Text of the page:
Debate with the Restart the War Coalition
Thanks to Michael Ezra at Harry’s Place for writing up my encounter with Chris Nineham (right) on Radio 2 yesterday.
Chris Nineham is from the Stop the War Coalition and a former leading activist within the Trotskyist Socialist Workers Party. John Rentoul, Tony Blair’s biographer, had the misfortune of having to debate with Nineham on BBC Radio 2. (The debate is available on You Tube)
Rentoul and Nineham were discussing the decision of Tony Blair to donate the advance and any future royalties he receives from his memoirs to the Royal British Legion. Below I copy an extract of the words from Rentoul to which I can only say, “Hear, hear.”
It is certainly extraordinary, sad and tragic that the media, including the BBC, have responded quite so viciously [to Tony Blair's decision] and is giving airtime to people like Chris Nineham….
The SWP was not against the war, it was in favour in the war, it was in favour of Saddam winning the war, and it was in favour of the British losing. So I don’t think he has got any authority to speak on this subject whatsoever. And I think we should just pay our respects to the bravery of British soldiers who carry out their professional duty in a democracy as decided by parliament in the appropriate way. And people who disagree with this decision should perhaps keep quiet for a day or two.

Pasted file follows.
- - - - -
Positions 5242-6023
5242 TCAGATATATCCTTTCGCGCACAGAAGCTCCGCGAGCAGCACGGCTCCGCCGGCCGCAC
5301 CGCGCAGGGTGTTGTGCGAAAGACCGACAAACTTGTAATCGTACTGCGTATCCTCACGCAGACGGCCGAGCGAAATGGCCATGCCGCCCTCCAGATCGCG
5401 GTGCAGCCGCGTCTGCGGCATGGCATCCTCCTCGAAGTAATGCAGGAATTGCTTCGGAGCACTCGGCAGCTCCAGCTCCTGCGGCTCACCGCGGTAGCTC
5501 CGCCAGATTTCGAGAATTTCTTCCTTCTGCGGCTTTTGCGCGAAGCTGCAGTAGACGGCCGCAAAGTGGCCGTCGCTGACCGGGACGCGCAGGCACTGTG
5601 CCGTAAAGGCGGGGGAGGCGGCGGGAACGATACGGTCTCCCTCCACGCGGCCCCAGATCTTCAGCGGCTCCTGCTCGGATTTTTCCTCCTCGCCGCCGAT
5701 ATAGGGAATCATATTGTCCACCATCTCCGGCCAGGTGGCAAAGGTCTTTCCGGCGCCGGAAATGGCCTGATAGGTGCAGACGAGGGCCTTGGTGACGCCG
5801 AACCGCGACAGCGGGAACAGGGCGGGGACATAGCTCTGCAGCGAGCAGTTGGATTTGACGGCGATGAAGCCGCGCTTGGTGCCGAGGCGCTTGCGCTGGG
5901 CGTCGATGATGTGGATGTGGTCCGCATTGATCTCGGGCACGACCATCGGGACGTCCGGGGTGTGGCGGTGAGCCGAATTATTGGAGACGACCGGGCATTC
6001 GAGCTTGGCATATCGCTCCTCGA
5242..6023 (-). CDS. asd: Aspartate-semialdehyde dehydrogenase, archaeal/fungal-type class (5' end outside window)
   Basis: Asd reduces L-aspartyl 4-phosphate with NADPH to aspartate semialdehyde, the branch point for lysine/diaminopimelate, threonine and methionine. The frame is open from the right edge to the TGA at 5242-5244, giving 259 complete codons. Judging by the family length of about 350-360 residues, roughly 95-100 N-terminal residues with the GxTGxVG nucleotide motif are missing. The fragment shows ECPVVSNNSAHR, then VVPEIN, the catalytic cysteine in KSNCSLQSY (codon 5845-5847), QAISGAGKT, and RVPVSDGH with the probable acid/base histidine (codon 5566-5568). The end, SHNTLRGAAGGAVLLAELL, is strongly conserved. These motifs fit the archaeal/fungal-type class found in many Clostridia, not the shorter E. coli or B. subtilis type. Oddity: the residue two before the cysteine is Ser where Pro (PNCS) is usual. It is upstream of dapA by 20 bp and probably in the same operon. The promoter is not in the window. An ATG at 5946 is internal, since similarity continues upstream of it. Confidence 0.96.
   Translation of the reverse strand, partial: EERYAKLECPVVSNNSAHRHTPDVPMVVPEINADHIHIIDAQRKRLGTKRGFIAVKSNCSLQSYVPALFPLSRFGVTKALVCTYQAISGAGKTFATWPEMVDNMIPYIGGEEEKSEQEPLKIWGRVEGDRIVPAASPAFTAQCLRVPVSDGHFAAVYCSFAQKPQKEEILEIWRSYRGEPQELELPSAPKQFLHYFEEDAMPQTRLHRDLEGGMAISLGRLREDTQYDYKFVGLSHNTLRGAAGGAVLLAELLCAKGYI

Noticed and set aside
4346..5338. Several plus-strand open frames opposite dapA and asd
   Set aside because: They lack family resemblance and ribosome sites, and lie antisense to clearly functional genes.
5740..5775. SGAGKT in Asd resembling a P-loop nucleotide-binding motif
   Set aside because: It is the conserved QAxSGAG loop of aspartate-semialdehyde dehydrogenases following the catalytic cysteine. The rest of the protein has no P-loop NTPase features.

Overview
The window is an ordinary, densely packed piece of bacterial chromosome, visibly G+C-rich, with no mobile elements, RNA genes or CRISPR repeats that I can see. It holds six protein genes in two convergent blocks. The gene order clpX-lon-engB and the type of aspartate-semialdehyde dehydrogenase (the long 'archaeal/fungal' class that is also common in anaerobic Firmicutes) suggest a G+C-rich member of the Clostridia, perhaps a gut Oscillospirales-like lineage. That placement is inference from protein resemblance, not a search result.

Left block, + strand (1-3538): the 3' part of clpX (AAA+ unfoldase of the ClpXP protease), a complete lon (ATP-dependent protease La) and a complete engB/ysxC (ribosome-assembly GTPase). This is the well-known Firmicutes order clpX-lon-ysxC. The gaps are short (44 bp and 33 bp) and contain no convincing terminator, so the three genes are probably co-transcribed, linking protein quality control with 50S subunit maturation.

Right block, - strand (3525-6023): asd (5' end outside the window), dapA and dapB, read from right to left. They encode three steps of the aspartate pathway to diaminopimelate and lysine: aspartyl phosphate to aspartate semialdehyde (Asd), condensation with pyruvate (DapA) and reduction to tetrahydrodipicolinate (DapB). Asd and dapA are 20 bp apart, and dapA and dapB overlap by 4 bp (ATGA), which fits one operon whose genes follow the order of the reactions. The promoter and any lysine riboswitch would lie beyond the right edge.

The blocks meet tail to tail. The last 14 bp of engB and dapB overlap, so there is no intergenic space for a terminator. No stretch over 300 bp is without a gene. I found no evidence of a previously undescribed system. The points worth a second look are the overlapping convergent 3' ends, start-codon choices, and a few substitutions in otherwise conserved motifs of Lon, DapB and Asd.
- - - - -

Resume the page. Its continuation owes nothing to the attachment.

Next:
When Jane Hill, for the BBC, made the point that it was not just the Stop the War Coalition, but that there were also some service families who felt similarly, Rentoul noted:
An unrepresentative minority of service families … are grievously exploited by the SWP and their allies in the Stop the War Coalition. I think the vast majority of service families understand that a professional army carries out its duty as best it can according to the democratic decisions made by a democratic government in the country.
And thanks to Andrew Murphy for adding this quotation from George Orwell, from Notes on Nationalism, 1945:
Pacifist propaganda usually boils down to saying that one side is as bad as the other, but if one looks closely at the writings of younger intellectual pacifists, one finds that they do not by any means express impartial disapproval but are directed almost entirely against Britain and the United States. Moreover they do not as a rule condemn violence as such, but only violence used in defence of western countries.
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